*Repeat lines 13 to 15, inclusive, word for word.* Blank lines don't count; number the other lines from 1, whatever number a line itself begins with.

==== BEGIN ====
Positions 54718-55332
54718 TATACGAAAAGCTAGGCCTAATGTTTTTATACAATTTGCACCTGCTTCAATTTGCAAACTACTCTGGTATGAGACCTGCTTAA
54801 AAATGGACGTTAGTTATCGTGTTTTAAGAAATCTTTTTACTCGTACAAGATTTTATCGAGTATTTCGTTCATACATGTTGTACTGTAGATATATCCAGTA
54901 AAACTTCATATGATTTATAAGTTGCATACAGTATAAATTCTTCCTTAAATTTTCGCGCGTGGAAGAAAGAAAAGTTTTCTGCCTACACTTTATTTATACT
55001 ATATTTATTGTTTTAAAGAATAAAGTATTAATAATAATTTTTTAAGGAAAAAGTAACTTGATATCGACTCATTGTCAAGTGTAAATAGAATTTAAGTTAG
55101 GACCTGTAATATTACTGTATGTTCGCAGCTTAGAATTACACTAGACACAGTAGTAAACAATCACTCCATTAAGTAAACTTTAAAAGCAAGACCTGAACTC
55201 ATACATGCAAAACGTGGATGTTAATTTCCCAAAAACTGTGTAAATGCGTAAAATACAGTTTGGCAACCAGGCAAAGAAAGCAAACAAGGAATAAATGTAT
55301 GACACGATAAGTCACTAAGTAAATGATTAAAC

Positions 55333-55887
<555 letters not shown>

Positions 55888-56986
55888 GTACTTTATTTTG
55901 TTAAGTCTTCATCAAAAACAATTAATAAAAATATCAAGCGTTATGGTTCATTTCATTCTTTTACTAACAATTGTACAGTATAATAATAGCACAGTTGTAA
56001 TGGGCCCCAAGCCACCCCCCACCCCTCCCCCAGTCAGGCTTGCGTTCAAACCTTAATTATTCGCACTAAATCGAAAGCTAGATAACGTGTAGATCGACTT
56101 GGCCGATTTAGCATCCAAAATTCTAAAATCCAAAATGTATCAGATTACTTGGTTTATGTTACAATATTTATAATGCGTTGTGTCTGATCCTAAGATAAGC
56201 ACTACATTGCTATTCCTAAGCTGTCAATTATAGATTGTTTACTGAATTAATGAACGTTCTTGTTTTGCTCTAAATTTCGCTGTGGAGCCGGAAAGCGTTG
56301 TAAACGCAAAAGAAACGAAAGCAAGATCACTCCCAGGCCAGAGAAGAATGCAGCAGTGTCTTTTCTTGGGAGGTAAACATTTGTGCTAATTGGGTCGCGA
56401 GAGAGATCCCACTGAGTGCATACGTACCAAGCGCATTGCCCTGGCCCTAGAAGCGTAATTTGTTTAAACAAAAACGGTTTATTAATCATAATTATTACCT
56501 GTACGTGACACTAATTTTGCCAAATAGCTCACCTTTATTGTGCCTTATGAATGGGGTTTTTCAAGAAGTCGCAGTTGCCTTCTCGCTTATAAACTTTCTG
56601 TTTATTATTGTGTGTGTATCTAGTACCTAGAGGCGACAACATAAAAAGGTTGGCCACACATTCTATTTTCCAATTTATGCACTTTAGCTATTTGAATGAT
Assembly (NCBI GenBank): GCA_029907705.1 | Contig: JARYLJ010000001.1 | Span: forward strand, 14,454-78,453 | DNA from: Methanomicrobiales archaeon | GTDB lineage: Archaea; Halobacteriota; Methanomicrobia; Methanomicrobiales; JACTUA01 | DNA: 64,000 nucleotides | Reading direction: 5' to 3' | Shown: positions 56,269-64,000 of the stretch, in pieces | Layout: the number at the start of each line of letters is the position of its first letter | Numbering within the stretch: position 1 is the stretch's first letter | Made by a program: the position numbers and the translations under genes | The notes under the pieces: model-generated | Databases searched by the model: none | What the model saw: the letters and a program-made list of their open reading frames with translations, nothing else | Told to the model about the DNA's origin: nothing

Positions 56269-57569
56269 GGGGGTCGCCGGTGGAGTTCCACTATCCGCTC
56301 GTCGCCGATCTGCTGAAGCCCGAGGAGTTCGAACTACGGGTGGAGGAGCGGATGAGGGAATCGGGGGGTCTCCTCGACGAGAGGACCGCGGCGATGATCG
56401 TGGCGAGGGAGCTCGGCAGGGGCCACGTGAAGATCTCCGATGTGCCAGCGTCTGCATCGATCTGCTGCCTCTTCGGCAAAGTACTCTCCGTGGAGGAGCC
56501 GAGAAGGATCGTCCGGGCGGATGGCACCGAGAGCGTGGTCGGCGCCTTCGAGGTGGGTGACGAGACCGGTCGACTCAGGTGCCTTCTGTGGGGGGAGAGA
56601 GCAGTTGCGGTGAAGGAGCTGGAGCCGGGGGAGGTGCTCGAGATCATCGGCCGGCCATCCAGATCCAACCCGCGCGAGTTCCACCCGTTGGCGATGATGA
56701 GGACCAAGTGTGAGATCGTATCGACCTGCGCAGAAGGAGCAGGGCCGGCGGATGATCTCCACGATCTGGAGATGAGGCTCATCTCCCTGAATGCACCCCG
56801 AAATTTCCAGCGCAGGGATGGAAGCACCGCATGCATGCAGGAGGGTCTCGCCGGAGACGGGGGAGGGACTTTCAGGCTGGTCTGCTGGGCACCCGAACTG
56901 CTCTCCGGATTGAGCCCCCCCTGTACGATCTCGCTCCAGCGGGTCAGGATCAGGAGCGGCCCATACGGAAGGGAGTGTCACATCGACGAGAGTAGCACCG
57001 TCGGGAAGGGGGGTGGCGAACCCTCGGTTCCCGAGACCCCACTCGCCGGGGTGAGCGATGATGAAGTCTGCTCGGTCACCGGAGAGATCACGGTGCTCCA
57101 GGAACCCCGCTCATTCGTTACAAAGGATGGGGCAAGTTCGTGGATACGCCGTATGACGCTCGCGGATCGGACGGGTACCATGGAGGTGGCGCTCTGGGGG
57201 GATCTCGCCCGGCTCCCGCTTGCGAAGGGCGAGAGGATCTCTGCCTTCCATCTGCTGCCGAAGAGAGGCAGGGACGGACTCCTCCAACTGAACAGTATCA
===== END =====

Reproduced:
55901 TTAAGTCTTCATCAAAAACAATTAATAAAAATATCAAGCGTTATGGTTCATTTCATTCTTTTACTAACAATTGTACAGTATAATAATAGCACAGTTGTAA
56001 TGGGCCCCAAGCCACCCCCCACCCCTCCCCCAGTCAGGCTTGCGTTCAAACCTTAATTATTCGCACTAAATCGAAAGCTAGATAACGTGTAGATCGACTT
56101 GGCCGATTTAGCATCCAAAATTCTAAAATCCAAAATGTATCAGATTACTTGGTTTATGTTACAATATTTATAATGCGTTGTGTCTGATCCTAAGATAAGC